Victory as new Southsea one-way system is rejected
INDEPENDENT traders, businesses and pubs have claimed a victory after plans to install a one-way system were thrown out.
The proposal would have seen Netley Road, in Southsea, become a one-way street, with access from Southsea seafront.
Some residents of Netley Road requested the system after they became fed-up with cars, especially taxis, using the street as a rat-run after Palmerston Road was pedestrianised, then opened northbound in a council U-turn.
However, businesses along Osborne Road and pubs in Netley Road and Auckland Road West – which would have fed the one-way system – raised concerns about their deliveries getting access and blocking the route, plus customers not being able to use short-stay on-street parking.
Jo Butterworth, part-owner of estate agents GD3 Property, on the corner of the road, said: ‘It is a valuable little space, not just for us but for our clients too.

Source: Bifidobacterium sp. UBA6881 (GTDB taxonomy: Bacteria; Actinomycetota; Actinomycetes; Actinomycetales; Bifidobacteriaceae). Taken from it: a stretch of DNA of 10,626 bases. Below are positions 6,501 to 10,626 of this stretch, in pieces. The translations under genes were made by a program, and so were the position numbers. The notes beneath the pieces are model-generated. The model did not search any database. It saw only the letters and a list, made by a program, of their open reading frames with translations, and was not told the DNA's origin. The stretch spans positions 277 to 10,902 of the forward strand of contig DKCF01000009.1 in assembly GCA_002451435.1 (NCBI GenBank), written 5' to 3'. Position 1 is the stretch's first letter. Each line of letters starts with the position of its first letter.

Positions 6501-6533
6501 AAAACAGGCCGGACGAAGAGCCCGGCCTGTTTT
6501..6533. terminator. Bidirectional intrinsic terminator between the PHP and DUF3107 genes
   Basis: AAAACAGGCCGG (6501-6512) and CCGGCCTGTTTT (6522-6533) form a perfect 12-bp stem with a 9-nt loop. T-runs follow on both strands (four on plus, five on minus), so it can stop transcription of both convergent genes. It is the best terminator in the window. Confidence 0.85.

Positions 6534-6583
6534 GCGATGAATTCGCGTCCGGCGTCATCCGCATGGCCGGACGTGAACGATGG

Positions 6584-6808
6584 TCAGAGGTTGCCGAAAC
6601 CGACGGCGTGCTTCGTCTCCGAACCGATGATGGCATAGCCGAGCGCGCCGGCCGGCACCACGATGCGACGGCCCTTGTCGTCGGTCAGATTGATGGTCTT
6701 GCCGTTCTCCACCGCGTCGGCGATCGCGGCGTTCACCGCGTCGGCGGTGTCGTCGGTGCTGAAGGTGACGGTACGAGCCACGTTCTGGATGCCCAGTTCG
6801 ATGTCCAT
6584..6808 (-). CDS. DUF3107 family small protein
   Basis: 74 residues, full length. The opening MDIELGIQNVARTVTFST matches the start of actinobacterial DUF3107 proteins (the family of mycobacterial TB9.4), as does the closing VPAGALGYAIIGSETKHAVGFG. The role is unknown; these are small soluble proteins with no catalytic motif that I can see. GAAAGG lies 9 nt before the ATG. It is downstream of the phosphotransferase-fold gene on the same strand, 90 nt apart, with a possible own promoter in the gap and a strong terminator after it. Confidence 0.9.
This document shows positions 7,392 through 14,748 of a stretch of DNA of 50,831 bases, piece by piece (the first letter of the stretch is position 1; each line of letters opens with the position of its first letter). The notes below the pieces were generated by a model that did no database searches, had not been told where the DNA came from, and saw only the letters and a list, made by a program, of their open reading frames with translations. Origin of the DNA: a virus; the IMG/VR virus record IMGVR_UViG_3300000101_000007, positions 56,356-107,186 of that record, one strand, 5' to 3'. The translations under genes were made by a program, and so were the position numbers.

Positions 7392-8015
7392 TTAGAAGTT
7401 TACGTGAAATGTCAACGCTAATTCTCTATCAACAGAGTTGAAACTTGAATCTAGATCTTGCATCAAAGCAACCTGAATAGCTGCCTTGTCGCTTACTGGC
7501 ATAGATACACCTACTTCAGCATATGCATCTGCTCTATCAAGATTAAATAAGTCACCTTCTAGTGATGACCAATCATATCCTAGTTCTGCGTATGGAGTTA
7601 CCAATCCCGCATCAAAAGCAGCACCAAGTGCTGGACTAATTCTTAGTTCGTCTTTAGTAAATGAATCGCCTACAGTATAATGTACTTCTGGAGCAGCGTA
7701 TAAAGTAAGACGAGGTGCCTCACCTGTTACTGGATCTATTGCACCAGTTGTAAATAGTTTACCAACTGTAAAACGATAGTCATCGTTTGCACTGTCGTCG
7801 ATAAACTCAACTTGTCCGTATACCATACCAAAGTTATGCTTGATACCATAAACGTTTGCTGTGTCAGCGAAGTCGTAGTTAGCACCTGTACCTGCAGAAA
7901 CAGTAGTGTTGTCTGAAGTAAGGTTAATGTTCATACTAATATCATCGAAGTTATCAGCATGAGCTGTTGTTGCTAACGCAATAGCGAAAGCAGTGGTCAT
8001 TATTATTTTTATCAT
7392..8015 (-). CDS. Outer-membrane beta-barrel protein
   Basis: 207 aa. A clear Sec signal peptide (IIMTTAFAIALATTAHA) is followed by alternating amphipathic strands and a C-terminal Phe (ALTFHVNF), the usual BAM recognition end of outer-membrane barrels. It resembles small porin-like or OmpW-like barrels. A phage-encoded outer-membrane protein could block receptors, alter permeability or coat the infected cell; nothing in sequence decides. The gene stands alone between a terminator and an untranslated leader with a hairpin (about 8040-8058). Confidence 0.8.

‘To make them drive all the way round is just ridiculous. It would have been a terrible waste of public money.’
Portsmouth City Council held a consultation about the plans, before it went to the cabinet member for traffic and transportation Ken Ellcome for a decision.
At his decision meeting, council officers said that 18 objections had been sent in, as well as nine letters of support. They also said that Hampshire Fire and Rescue Service had objected to the plans.
Andre Guedeney, manager of Andre’s, a baguette shop on Osborne Road, made a deputation on behalf of several businesses. He said they were worried about the impact on their businesses, especially on days when events on Southsea Common, such as Victorious festival, bring in seafront road closures.
Among the residents who had written in support of the system was Cheryl Kay.
She said: ‘Since Palmerston Road was opened northbound we have become a rat-run.
‘All I ask is that Netley Road returns to its previous status as a much-loved residential street rather than a dangerous rat-run.’
But Cllr Ellcome rejected the plans. ‘It is clear that the majority of residents and businesses do not want it,’ he said.